Salt Lake City is a metaphor, don't you get it?
RETIRED - Katey Rich 2011-05-09 09:03:50
Yesterday, just a few hours after my mom and three of her friends stepped off the plane from South Carolina, we made it to a matinee of Book of Mormon, the Broadway show so insanely popular I had her buy the tickets in February. Written by South Park raconteurs Trey Parker and Matt Stone along with Avenue Q creator Robert Lopez, it snagged 14 Tony Nominations last week despite featuring a musical number whose title translates to "Fuck You, God." Yep, it's from the South Park guys all right.
It's truly special to hear your mom laugh uproariously at the line "I have maggots in my scrotum," but Book of Mormon is everything the rave reviews have promised no matter who you see it with. After I saw a 25 minute preview of the show back in January I wrote that it was "sheer musical joy," and it's amazing how much that energy carries over into the full two-hour show. I'm a complete geek for musical theater and was thrilled by the amount of musical references and knowledge that went into every single number-- the big first-act closer a big rock song like something you might find in Rock of Ages, the first duet between the two leads a direct riff on "Defying Gravity" from Wicked. But just like an episode of South Park, it goes way beyond lazy parody to become its own satisfying narrative, with characters you actually care about and a surprisingly soft heart toward the religion at its center. There's a reason that Mormons are as wild about the show as everyone else.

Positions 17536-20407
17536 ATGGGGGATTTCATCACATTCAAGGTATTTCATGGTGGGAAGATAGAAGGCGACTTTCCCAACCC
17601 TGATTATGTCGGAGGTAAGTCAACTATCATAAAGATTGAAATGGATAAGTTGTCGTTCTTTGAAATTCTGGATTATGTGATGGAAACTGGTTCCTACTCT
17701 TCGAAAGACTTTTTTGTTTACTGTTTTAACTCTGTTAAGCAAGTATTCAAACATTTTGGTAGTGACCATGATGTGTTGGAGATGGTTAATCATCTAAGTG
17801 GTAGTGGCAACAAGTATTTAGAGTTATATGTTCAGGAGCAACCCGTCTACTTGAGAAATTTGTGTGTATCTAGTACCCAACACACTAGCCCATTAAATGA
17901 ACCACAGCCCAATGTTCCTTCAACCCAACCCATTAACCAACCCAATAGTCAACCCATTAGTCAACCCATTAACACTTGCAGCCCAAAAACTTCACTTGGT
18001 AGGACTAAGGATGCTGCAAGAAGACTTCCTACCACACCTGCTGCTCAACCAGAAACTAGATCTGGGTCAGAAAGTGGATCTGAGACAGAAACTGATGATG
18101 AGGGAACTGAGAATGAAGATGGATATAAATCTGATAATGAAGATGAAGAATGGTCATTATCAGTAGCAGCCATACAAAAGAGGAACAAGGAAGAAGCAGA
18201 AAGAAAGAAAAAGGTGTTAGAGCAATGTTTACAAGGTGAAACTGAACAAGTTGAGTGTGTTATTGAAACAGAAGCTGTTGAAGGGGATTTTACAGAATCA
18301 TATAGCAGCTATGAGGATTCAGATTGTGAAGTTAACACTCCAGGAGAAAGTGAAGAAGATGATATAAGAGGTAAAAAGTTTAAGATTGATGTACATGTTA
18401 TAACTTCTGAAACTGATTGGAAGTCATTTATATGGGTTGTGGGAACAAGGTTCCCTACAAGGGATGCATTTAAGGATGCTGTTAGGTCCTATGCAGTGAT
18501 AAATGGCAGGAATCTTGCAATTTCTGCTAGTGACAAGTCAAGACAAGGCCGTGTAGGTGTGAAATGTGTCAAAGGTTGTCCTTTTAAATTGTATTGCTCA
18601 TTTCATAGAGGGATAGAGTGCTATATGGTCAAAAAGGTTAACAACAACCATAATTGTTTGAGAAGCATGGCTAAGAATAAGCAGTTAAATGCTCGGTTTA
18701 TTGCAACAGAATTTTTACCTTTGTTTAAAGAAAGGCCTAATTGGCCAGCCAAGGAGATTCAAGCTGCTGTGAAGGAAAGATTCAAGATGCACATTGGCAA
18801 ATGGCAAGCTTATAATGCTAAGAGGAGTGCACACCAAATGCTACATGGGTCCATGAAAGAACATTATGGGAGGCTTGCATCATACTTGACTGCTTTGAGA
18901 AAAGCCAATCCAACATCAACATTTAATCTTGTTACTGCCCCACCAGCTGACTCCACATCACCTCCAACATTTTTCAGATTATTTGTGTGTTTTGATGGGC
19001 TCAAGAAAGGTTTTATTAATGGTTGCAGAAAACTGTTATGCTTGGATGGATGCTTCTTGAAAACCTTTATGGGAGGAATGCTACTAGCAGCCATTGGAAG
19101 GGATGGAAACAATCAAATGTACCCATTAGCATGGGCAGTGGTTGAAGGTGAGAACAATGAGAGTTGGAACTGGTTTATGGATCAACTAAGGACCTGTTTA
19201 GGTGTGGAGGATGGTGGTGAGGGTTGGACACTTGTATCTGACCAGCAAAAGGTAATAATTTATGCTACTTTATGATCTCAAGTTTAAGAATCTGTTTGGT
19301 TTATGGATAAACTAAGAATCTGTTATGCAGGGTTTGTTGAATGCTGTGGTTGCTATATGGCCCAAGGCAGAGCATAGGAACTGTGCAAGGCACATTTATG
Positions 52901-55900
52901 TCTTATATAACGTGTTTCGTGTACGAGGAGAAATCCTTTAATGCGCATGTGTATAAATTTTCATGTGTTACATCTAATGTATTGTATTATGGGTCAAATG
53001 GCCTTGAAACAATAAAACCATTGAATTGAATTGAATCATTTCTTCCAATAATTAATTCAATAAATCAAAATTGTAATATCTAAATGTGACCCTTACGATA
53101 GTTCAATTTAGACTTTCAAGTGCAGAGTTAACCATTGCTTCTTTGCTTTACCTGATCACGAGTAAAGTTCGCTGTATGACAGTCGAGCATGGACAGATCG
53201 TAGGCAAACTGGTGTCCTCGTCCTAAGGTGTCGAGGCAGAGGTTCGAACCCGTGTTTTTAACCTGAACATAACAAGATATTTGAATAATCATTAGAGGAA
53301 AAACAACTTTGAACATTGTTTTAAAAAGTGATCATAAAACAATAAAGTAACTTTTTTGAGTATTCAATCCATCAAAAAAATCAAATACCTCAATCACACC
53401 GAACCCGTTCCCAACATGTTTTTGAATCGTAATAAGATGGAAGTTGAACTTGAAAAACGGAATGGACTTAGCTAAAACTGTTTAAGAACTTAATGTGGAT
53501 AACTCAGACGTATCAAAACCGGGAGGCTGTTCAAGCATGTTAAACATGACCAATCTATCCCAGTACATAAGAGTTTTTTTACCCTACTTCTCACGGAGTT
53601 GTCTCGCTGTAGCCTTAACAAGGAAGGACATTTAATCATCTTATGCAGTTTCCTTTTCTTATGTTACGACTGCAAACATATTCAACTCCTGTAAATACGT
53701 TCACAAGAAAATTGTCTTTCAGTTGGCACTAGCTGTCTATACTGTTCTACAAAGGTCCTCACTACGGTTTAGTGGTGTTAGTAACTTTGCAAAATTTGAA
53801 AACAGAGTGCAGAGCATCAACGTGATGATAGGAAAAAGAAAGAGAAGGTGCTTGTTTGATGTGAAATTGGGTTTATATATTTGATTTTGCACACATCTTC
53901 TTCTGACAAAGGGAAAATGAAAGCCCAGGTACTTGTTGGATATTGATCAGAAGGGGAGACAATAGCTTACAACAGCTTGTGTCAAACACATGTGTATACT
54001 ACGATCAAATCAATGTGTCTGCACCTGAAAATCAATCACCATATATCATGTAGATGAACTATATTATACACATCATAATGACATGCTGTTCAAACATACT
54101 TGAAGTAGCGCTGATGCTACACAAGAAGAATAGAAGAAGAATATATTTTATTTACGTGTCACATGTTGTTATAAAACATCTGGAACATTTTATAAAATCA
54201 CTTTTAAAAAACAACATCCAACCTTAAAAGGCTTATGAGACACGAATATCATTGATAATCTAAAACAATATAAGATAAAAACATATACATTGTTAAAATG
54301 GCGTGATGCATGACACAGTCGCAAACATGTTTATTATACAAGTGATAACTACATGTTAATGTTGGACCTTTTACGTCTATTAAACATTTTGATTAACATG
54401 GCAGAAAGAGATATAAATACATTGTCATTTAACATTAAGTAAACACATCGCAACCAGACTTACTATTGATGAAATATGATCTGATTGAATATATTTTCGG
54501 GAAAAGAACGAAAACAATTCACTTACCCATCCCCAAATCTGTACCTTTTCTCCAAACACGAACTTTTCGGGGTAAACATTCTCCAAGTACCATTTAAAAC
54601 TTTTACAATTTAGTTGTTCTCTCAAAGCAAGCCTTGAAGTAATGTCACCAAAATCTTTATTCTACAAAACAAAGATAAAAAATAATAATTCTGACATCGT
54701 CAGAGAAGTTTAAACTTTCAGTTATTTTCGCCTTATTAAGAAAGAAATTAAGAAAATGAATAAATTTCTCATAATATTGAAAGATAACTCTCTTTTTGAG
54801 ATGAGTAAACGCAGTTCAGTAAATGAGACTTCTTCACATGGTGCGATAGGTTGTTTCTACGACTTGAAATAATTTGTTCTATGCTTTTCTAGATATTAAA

I'd tell you to drop everything and buy a ticket to experience the musical fresh, but tickets are hard to come by and expensive; the next best option is to stream the entire cast recording at NPR; you don't get the amazing sets of "Spooky Mormon Hell Dream" or the pink sparkly vests worn by the Mormon missionary chorus during "Turn It Off," but I was a teenager who listened to a lot of cast recordings for shows I never saw, so you'll be fine. And given how big a hit it is so far, you'll probably be able to catch Book of Mormon on Broadway for years and years to come.
Yeah, I know this post had nothing to do with movies. So here you go: when Book of Mormon gets optioned as a film, you heard the rumor here first.